Transfer Grade: Tottenham Acquire Tanguy Ndombele for £56.5 Million ($71.1M USD) – A Deal 517 Days in the Making

Written By Chops on July 3, 2019

Who: Tanguy Ndombele
From Where: Lyon
To Where: Tottenham
For How Much: £56.5m ($71.1M USD)
Grade for Tottenham: C+
Grade for Lyon: B

Tanguy Ndombele to Tottenham Overview

January 31st 2018. 517 days.

That’s how long it has been since Tottenham Hotspur have bought a player.

That purchase, Lucas Moura, helped propel them to an unlikely Champions League finals run this year.

Can new Tottenham record-breaking transferee Tanguy Ndombele have a similar impact?

Who is he?

Tanguy Ndombele is a 22 year-old midfielder (mostly a 6 but can be attacking) from France.

He played for Lyon last year, tallying one goal and 7 assists in 31 games. He’s excellent with the ball at his feet (seriously, he’s an absurd dribbler), penetrates well and is an accurate passer (nearly 90% passing success rate).

Without seeing the data, my gut is his xG is greater than his actual goal count too. There’s a finisher in there, even if he doesn’t score much / at all.

Ndombele has been on most of the “top young transfer targets in Europe” lists all year (more on this later).

In theory, this is exactly the type of purchase that Spurs need to make.

Is the price fair?

This is the most Tottenham has ever paid for a player.

The initial reports a week ago pegged Spurs paying £65 million ($82m USD) for the 22-year-old. The final reported deal today has the number at £56.5 million with the potential for £8.5m in bonuses (so basically £65 million if fully paid) to Lyon.

While £56.5 upfront is certainly better than £65 — are there more productive midfielders on the market than that? The talent is there, but at that price, is the production?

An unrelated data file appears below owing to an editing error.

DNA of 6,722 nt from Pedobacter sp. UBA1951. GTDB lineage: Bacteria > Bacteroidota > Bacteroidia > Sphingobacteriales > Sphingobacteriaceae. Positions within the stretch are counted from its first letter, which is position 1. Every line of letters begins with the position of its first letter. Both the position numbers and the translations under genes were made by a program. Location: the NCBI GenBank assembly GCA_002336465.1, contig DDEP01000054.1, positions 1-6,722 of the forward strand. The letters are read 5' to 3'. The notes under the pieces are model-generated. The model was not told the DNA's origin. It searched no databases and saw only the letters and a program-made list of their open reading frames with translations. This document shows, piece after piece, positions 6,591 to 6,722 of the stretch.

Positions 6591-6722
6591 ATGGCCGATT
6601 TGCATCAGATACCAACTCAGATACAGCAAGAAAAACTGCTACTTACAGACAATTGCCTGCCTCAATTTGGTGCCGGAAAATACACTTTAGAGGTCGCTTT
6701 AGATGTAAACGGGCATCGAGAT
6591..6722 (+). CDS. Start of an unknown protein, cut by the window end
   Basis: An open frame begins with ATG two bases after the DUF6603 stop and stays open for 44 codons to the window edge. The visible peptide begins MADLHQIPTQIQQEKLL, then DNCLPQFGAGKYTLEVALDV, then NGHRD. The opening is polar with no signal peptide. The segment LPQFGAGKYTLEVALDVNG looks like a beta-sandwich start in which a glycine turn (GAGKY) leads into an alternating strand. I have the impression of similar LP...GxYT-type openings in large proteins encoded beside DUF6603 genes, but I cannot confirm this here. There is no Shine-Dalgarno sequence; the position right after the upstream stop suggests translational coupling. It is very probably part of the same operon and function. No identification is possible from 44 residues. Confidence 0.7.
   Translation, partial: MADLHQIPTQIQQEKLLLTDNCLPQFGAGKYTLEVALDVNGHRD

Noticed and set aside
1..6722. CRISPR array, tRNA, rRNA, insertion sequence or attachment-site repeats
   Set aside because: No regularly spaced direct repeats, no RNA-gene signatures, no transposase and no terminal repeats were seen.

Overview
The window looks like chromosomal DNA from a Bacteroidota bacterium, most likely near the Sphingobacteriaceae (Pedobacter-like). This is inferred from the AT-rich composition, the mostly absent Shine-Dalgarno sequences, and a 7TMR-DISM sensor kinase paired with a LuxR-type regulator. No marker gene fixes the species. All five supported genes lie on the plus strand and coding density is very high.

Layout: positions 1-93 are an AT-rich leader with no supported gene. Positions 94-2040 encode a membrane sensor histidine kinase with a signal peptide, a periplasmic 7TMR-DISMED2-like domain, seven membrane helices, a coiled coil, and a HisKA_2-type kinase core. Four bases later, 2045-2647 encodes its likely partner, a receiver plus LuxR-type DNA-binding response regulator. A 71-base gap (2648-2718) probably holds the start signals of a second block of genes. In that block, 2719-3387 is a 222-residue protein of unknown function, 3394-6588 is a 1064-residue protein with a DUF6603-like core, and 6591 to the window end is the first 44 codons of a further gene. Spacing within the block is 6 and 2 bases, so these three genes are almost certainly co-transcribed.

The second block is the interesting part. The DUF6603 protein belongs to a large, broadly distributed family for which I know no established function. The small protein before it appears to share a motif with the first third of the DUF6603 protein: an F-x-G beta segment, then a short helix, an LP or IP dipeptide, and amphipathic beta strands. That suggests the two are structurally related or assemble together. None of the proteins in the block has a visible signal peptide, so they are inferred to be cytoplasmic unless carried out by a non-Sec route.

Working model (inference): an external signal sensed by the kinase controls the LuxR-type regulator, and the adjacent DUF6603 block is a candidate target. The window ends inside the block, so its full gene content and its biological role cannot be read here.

What impact should we expect?

This is really difficult to say as of today.

First, a lot depends on if Christian Eriksen is staying or going. If Mauricio Pochettino needs to replace some of that offensive productivity, that could mean a more front footed role for Ndomele.

Spurs need some backline support, and a solid #6 isn’t a bad way to help plug a leaky defense. But Ndombele has the skill set of an attacker.

Second, Ligue 1 players can take some time leveling up on their fitness when coming to the Premier League. And adjusting to the physicality. Look at Fabinho’s phasing in at Liverpool last year. How long will it take Ndomele to meet the physical demands of going from a weak domestic league to the best one?

So…who knows? My gut says two things:

  1. Ndomele is going to frustrate the hell out of Spurs fans for awhile, and
  2. If anyone will figure out how to put Ndomele in a position for success before the season ends, it’s Poch.

The Grades

Given how much shit Spurs have gotten for not buying anyone for 517 days, it’s really hard to crap all over this. But here goes!

One one hand, Spurs need depth. Anywhere and everywhere. Remember back in January when pundits thought it was a “three-team race” for the Premier League title? Then injuries hit Tottenham and they dropped, erm, 27 points off the top of the table?

Spurs really needed to solidify their backline. If Tottenham was going to make any real charge at the top 2 in the Premier League (stop laughing), improving their defensive quality would’ve been the best route.

However, if Eriksen is out the door, getting any talent to replace him in the mid helps. Regardless, the price Spurs paid and the likely return they’ll see from Ndomele this season almost feels like they were peer pressured into doing this transfer.

Also, for as much hype as there was about Ndomele as a top young talent–who were Spurs bidding against here? Did you hear any other clubs diving in on Ndomele? Griezmann, de Ligt, Felix…every big club in Europe was after them. But Ndomele? Bueller? Bueller?

As for Lyon, this is easy. Had they gotten the £65 million all up front, they’d have gotten an A. Still, extracting £56.5 million for a guy who tallied 1 goal and 7 assists for you is worth a solid B.

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Chops is the executive producer of High Press Soccer. He's an unabashed Liverpool fan who will absolutely let that bias seep into his reporting and analysis.

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